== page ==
It comes as a pleasant surprise to hear Rebekah Victoria & JazzKwest because not all, in fact not many, musicians today focus their repertoire on the Great American Songbook. Although this is a debut album, all on hand are experienced and have played professionally for many years, mainly in California. r victoriaThe fact that they have been together for a while now is apparent from their rapport throughout this set. Among the songs performed are Taking A Chance On Love, Our Day Will Come, Spring Can Really Hang You Up The Most, All The Things You Are, Speak Low and We’ll Be Together Again. Rebekah’s voice is clear, and her love for and understanding of the lyrics she sings is always evident. Accompanying Rebekah is the core trio of Chuck Mancini, guitar, Bob Steele, bass, and Bob Belanski, drums, and several guests also appear. These are John Copobianco and Warren Gale Jr, trumpets, Jules Rowell, trombone, Ian Willson, tenor saxophone, Sharman Duran, piano Rob Michael, guitar and Rob Fisher, bass. Although the singer is in the spotlight throughout there is never a suggestion that the instrumentalists are there only as a backing group, rather there is a sense of unity that bespeaks a working band. The title of one of the tracks, I’m Old Fashioned, allied with the repertoire should not lead anyone to imagine that Rebekah and JazzKwest are anything but artists of today.

Brazzamerica Brazzamerica (own label)

The trio of musicians who form Brazzamerica are pianist Didinho Teixeira, bass player Leco Reis and drummer Edson Ferreira, all originally from Brazil but long established in New York City. Together, they present a selection of music that includes Brazilian standards and originals by Didinho. brazzamAll the music is rhythmically rich and melodically satisfying and leans strongly toward the American jazz world in which these three musicians now work. Individually, Didinho, Leco and Edson are masters of their craft and inventive solos abound. Collectively, they play with complete understanding of the contrasting yet compatible genres and the set is replete with musical subtlety and invention.

Ron King Triumph (own label)

Very much a showcase for the playing and composing talent of Ron King, this album is a relaxed and pleasing experience. Playing trumpet and flugelhorn, with occasional turns on keyboards, Ron presents an eclectic mixture of music from several genres.ron king There are Latin touches, contemporary pop styling, even moments that impart a suggestion of classical music, and much that displays Ron’s delight in playing jazz. Among the other musicians joining the leader here are saxophonists Rob Lockhart and Bob Sheppard, pianists Andy Langham, Tom Ranier and Jeff Lorber, drummer Gary Novak and vocalist Vienna Spencer. Throughout, these artists play with sophisticated skill and the album will appeal to many.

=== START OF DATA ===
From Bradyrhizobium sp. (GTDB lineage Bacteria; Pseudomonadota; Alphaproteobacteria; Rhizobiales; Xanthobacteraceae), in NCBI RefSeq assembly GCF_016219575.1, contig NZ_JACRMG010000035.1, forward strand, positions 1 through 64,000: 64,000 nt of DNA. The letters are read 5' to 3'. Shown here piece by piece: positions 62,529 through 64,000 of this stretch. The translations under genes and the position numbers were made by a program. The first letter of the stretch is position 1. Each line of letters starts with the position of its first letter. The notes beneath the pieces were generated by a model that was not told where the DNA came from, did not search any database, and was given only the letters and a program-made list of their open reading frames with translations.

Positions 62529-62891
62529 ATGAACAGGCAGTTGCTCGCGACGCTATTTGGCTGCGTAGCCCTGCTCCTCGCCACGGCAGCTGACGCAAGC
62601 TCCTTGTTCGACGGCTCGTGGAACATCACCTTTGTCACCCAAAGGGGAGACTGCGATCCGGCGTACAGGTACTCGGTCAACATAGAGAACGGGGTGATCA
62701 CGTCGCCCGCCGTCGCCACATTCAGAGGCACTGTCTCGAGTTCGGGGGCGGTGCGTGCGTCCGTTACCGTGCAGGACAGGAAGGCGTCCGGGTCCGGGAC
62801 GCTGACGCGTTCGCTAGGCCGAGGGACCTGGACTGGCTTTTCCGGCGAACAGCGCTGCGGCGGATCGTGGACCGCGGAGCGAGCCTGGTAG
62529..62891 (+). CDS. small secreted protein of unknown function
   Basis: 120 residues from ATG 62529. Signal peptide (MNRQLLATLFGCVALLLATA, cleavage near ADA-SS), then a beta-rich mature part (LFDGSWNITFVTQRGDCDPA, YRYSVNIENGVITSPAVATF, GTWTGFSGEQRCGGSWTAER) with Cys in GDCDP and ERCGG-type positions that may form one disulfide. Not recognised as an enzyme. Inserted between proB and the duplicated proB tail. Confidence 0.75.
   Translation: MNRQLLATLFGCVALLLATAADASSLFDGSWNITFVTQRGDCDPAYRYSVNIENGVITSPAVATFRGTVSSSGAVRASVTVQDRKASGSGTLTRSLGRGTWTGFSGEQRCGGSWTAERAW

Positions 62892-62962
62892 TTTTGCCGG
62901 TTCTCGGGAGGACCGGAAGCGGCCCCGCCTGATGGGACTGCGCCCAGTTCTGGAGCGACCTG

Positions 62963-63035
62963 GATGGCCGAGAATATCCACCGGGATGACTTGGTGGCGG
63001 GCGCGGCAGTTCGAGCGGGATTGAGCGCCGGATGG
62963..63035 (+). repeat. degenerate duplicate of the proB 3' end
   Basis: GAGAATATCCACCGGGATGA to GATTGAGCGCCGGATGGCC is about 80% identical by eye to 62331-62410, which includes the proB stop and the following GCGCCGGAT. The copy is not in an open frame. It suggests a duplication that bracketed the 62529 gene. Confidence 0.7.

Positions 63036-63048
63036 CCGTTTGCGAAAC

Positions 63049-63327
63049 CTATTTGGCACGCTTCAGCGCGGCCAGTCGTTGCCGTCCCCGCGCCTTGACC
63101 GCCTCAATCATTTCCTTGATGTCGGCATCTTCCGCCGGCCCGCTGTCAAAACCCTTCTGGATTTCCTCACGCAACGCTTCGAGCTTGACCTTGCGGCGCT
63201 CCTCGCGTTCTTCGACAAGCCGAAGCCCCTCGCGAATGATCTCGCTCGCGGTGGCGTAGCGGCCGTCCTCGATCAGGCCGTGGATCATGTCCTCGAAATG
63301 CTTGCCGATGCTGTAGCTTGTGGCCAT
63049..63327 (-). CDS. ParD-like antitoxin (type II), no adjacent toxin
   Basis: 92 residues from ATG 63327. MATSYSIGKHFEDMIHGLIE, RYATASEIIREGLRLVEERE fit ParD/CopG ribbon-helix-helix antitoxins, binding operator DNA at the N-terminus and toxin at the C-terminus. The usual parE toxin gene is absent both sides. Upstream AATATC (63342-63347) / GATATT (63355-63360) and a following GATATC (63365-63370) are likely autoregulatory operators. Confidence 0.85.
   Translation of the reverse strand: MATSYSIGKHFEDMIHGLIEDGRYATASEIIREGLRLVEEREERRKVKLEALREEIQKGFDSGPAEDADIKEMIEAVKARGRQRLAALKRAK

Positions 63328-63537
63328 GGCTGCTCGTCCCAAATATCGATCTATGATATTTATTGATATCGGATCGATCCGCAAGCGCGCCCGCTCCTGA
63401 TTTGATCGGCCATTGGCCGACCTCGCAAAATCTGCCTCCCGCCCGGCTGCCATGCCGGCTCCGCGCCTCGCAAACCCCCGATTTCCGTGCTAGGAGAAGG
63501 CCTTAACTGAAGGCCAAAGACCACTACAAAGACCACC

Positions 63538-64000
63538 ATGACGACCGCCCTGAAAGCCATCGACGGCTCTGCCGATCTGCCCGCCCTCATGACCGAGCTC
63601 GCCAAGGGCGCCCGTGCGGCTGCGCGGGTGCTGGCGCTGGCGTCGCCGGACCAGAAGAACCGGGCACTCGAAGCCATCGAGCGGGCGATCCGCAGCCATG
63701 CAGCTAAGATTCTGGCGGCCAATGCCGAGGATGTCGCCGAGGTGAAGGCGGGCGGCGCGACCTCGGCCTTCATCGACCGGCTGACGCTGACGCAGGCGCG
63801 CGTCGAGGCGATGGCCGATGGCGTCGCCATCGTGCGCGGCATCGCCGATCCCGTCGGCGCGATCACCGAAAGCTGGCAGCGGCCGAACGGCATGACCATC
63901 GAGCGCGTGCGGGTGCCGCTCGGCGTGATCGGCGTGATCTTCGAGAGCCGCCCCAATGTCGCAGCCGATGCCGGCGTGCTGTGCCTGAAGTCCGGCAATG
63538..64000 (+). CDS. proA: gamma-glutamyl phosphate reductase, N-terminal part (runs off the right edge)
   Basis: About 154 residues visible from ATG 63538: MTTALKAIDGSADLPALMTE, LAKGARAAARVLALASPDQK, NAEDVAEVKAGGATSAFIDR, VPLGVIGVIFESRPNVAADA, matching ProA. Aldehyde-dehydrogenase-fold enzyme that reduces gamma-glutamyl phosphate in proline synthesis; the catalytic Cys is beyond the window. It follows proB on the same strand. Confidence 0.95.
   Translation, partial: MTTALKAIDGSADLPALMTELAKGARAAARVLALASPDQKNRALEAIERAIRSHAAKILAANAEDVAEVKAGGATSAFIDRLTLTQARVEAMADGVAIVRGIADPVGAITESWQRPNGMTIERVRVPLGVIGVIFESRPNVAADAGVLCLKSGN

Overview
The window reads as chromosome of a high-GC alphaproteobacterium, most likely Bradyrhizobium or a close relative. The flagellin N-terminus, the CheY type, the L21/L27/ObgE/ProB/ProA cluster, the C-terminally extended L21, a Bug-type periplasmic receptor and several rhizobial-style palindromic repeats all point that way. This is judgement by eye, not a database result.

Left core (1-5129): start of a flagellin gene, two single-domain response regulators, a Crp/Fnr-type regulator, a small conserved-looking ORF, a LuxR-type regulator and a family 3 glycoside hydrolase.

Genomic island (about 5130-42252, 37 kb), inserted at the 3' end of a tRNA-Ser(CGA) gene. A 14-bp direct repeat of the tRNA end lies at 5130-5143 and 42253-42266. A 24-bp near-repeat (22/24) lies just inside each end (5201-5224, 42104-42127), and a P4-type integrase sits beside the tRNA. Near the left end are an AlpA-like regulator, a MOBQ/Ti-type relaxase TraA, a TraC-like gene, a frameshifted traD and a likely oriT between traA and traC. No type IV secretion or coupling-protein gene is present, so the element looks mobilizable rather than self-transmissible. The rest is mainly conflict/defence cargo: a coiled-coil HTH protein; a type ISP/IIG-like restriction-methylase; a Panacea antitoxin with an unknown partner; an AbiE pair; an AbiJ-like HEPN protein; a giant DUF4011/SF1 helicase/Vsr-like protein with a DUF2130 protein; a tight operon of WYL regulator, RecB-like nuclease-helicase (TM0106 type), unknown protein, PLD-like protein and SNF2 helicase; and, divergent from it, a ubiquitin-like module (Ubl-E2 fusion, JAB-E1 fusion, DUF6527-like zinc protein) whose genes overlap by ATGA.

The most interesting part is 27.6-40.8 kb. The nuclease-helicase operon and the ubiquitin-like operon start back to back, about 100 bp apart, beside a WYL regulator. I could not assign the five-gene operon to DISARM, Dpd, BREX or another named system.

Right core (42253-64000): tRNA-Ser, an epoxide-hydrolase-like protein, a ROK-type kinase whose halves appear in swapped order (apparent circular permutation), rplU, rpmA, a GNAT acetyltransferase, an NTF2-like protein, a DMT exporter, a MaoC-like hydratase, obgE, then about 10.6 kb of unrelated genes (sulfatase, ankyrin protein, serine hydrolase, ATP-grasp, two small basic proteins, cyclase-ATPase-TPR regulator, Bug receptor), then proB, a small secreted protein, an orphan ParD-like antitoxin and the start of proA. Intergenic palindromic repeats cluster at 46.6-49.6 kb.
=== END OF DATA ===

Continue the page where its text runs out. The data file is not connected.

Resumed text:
More on Anthony E. Nelson Jr can be found at Mouthpiece Music. For all the other artists go to Jim Eigo’s Jazz Promo Services site and the albums are available at all usual outlets, including Amazon.

 

Jazz Child: A Portrait Of Sheila Jordan

November 4, 2014

The very welcome publication of Ellen Johnson’s new biography, Jazz Child: A Portrait Of Sheila Jordan, prompts not only a review of this book but also a few very brief comments about CDs. This is because the book’s arrival not only sent me to albums recorded by the subject of Jazz Child but also to some of those recorded by the author herself.

For some decades now, Ellen Johnson has vividly demonstrated that she is a remarkably gifted exponent of that same difficult art at which Sheila Jordan excels. Indeed, not only does Ellen sing jazz, she also teaches jazz singing. During the past several years I have had enormous pleasure in listening to and writing about her albums, sometimes in Jazz Journal, other times on my old website. Among these albums are Too Good To Title, Chinchilla Serenade and These Days, all on Ellen’s own label, Vocal Visions (numbered respectively 2300, 2310 and 2700).ellen j cd Her eclectic repertoire includes compositions by jazz masters Duke Ellington, Bill Evans, Thad Jones, Charles Mingus, and Michal Urbaniak, for some of which she has written lyrics ably demonstrating another facet or her multi-talented persona. The third of these albums is dedicated to Sheila Jordan, who appears as backing singer on Little Messenger, a song composed by Ellen for Sheila, and the two singers duet on The Crossing. As if being singer, teacher and lyricist were not enough, in recent years Ellen Johnson has also proved herself to be an able writer on jazz. Previously, Ellen’s writing consisted of short pieces while here she has produced a full-length book that recounts with skill and insight the story of a remarkable woman.